Ideas transferred from the startup world to building voluntary organisations.
Last spring, me and a couple of friends started a society to organise the active students at our faculty. I’ve written this post about insights and lessons I transferred from the startup (and business) world to building a functioning voluntary organisation, in hope that future founders of similar organisations might benefit.
Of course, insert the <your mileage may vary> type disclaimers here.
1. Be the hero
You think it’s a good time to start an organisation, and it seems a lot of people agree. Great. Now all you need is to get stuff done. Somehow, all the former supporters are now a bit reluctant to come to long meetings and brainstorming sessions to discuss hard questions (for a multitude of reasons from simple procrastination to actual lack of time).
The reality is that if you’re the founder(s), it’s up to you to make things happen. It’s you who will need to come up with plans, organise and direct meetings, throw events, communicate with everyone etc. Slowly, other people will see that your organisation is actually doing something rather than just handing out important-sounding names to every member, and will support or even join you, but it is important that you actually get something done. Do accelerate this process by talking about the goals of your organisation and what you’ve done whenever appropriate.
This is best summarised as “be the hero” because people need heroes, not in the sense of anyone actually saving them from apocalypse, but someone taking the initiative and getting things done (which is a very valuable and completely transferable skill, I think). You might not even need to be the hero for very long (it can get pretty tiring, you know) because in my experience, people’s initial inertia will be replaced with enthusiasm once someone gets the ball rolling.
If you think you don’t have what it takes to be a hero, just fake it ‘til you make it. The link is a TED talk I very much recommend, about hacking your confidence to help you take on much greater responsibility, ‘faking’ the way to success.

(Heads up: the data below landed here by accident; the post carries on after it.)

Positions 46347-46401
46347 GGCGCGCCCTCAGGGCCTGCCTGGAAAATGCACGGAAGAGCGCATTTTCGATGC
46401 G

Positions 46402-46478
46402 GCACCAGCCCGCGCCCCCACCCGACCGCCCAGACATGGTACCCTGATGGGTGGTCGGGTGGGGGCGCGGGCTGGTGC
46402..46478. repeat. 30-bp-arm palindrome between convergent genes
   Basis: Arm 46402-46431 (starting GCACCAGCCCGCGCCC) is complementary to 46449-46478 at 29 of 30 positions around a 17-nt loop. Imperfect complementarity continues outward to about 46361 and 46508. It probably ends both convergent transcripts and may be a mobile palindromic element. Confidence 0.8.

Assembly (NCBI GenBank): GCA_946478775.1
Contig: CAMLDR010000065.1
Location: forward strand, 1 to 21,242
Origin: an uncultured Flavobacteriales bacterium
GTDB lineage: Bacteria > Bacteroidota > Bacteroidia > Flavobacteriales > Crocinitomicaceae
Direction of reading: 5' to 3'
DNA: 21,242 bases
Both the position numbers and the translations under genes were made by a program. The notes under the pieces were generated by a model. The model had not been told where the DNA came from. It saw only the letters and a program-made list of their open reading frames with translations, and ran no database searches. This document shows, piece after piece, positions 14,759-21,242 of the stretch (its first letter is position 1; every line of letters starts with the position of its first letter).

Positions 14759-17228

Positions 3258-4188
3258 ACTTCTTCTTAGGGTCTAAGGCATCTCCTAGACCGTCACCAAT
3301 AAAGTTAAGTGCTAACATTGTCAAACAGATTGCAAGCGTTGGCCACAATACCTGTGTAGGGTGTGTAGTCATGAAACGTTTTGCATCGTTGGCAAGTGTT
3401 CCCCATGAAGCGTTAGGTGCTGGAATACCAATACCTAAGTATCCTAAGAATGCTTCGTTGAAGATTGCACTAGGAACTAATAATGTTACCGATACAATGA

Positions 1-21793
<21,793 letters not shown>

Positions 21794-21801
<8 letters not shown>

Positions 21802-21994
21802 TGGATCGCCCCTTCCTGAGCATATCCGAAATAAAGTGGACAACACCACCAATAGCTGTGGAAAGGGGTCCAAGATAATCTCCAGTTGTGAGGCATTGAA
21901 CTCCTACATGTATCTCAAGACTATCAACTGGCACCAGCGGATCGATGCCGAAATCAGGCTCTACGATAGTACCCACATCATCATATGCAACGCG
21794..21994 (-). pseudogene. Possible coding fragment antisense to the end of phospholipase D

2. Focus on the MVP and do (almost) nothing else
I’d guess most voluntary organisations are on a tight budget, both money- and people-wise. I would also bet that there are a lot of ways to pursue any (charitable) cause, most of which can be done in parallel.
This means that unless you pay special attention, the already-low resources will be spread too thin on all the cool things that could be done, and in the end very few actually are. Which is why, especially in the early phases of the organisation when most of the work is done by founders themselves, it is critical to focus on the Minimum Viable Product (MVP).
Focusing on the MVP in the startup world roughly means focusing on the smallest possible set of features of a product that are needed to make it succeed, which is what it means in voluntary projects as well. Focus on doing as few distinct projects as possible to get the organisation running, and nothing more.
Doing this will also help you prevent resources (like your own time and attention) from being diverted, and keep you thinking about what’s most important for getting the organisation off the ground.
3. Get other people involved
I risk stating the obvious here, but if you don’t plan on doing everything yourself (and letting the organisation die when you’ve stopped), you need to actively work to find people that are interested in contributing to your organisation on its mission, whatever it is. This means pitching and selling the idea to a lot of people, but how to go about it effectively?
There’s a great TED talk by Simon Sinek on how this is best done: by telling people WHY you’re doing it (the goals and mission of your organisation) first. You can then explain HOW you’re going to achieve these (hopefully ambitious) goals, and WHAT you expect them to do (e.g. join the organisation), but I think the WHY part is the most important by a huge margin. It’s very hard to convince people to help you (by donating their time or attention or money) unless they believe in the cause, which is why you should start from that.
Once you have enthusiastic people on board, you probably want to find someone who is willing to take the initiative and eventually lead the organisation when you’re not around any more. This is something I and the other founders haven’t figured out completely, but in the context of the student society (where most people are ticking graduation-timebombs), it might help to focus on recruiting freshmen, who have almost 3 years of university studies left, rather than older students.
Finding out the goals your organisation is easier said than done, but there are techniques that might help. You can try to brainstorm a mindmap of all immediate goals of your organisation (e.g. “help students network with other students”), and then group them into overlying themes. Below is an example from our organisation (in Estonian, but you get the idea).
There’s definitely more to starting an organisation but once you grok these three things, you’re much more likely to succeed. But don’t take my word for it – go ahead and start building something yourself!